Short hydrogen bonds (SHBs), whose donor and acceptor heteroatoms lie within 2.7 Å, exhibit prominent quantum mechanical characters and are connected to a wide range of essential biomolecular processes. However, exact determination of the geometry and functional roles of SHBs requires a protein to be at atomic resolution. In this work, we analyze 1260 high-resolution peptide and protein structures from the Protein Data Bank and develop a boosting based machine learning model to predict the formation of SHBs between amino acids. This model, which we name as machine learning assisted prediction of short hydrogen bonds (MAPSHB), takes into account 21 structural, chemical and sequence features and their interaction effects and effectively categorizes each hydrogen bond in a protein to a short or normal hydrogen bond. The MAPSHB model reveals that the type of the donor amino acid plays a major role in determining the class of a hydrogen bond and that the side chain Tyr-Asp pair demonstrates a significant probability of forming a SHB. Combining electronic structure calculations and energy decomposition analysis, we elucidate how the interplay of competing intermolecular interactions stabilizes the Tyr-Asp SHBs more than other commonly observed combinations of amino acid side chains. The MAPSHB model,more »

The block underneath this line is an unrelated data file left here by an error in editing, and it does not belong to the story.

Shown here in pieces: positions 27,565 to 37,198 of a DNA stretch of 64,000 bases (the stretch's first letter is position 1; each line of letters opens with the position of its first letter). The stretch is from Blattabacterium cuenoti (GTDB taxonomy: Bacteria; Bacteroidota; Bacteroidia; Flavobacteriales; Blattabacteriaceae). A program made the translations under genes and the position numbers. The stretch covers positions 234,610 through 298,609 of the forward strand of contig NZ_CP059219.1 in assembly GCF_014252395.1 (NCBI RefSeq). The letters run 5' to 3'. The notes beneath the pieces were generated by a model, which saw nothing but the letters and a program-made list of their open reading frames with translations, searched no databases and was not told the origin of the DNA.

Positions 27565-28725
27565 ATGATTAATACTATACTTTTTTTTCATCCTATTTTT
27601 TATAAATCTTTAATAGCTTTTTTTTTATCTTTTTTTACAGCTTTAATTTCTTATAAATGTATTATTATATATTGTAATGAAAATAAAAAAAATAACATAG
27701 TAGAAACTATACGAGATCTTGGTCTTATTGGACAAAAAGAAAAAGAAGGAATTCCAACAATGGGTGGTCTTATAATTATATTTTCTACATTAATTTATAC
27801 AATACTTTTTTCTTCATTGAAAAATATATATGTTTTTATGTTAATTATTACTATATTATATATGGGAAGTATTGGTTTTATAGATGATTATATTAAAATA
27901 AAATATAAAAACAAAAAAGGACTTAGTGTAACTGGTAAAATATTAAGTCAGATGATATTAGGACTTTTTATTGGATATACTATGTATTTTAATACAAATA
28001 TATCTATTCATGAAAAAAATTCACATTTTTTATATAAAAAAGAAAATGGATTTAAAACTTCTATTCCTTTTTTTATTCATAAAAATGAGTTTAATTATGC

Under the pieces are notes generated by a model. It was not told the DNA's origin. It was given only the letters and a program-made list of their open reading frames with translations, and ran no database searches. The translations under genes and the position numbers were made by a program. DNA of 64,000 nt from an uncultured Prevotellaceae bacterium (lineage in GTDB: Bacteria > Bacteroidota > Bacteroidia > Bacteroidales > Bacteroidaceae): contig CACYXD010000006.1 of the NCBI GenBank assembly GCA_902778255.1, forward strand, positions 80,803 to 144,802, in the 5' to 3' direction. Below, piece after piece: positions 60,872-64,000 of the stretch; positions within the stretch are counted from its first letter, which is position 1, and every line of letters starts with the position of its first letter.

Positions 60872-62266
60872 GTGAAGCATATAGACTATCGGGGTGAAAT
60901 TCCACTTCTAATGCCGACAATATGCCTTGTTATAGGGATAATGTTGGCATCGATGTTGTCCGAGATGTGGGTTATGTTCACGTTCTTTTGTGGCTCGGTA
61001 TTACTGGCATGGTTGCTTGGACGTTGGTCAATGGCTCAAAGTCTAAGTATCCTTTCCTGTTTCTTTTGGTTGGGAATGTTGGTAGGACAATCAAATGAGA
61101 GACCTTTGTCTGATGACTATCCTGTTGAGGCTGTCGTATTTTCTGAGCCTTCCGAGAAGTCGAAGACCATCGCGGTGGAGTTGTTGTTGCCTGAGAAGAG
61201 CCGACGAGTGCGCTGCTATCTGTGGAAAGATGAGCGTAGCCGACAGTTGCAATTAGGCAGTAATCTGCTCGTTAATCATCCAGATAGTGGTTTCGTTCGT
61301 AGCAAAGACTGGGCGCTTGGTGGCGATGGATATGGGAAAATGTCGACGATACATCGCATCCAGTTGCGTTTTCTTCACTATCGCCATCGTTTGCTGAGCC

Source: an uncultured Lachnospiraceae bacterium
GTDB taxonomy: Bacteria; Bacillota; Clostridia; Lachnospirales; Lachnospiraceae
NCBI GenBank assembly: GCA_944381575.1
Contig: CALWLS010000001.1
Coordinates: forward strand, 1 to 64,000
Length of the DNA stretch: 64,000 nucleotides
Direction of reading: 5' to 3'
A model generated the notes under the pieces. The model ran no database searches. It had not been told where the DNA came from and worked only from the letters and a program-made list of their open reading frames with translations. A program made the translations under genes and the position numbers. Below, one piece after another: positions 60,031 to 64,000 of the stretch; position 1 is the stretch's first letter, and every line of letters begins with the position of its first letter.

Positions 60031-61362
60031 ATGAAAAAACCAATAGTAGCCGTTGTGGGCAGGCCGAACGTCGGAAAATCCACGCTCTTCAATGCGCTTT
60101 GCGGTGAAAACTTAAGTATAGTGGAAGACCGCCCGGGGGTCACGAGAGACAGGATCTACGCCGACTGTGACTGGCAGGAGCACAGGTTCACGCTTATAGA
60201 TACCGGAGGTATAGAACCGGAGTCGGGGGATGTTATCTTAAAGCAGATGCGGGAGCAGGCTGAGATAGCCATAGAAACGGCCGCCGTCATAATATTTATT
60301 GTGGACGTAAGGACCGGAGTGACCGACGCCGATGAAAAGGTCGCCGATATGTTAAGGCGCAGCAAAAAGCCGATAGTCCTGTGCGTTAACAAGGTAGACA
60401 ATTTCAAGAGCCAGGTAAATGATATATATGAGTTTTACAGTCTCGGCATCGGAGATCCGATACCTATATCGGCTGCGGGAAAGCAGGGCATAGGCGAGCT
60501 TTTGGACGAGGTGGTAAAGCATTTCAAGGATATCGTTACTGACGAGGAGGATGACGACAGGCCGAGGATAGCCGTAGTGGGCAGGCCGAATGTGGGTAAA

Structural and dynamic properties of solvated hydroxide and hydronium ions in water from ab initio modelingPredicting the asymmetric structure and dynamics of solvated hydroxide and hydronium in water from ab initio molecular dynamics (AIMD) has been a challenging task. The difficulty mainly comes from a lack of accurate and efficient exchange–correlation functional in elucidating the amphiphilic nature and the ubiquitous proton transfer behaviors of the two ions. By adopting the strongly constrained and appropriately normed (SCAN) meta-generalized gradient approximation functional in AIMD simulations, we systematically examine the amphiphilic properties, the solvation structures, the electronic structures, and the dynamic properties of the two water ions. In particular, we compare these results to those predicted by the PBE0-TS functional, which is an accurate yet computationally more expensive exchange–correlation functional. We demonstrate that the general-purpose SCAN functional provides a reliable choice for describing the two water ions. Specifically, in the SCAN picture of water ions, the appearance of the fourth and fifth hydrogen bonds near hydroxide stabilizes the pot-like shape solvation structure and suppresses the structural diffusion, while the hydronium stably donates three hydrogen bonds to its neighbors. We apply a detailed analysis of the proton transfer mechanism of the two ions and find the two ions exhibit substantially different proton transfer patterns. Our AIMD simulations indicate thatmore »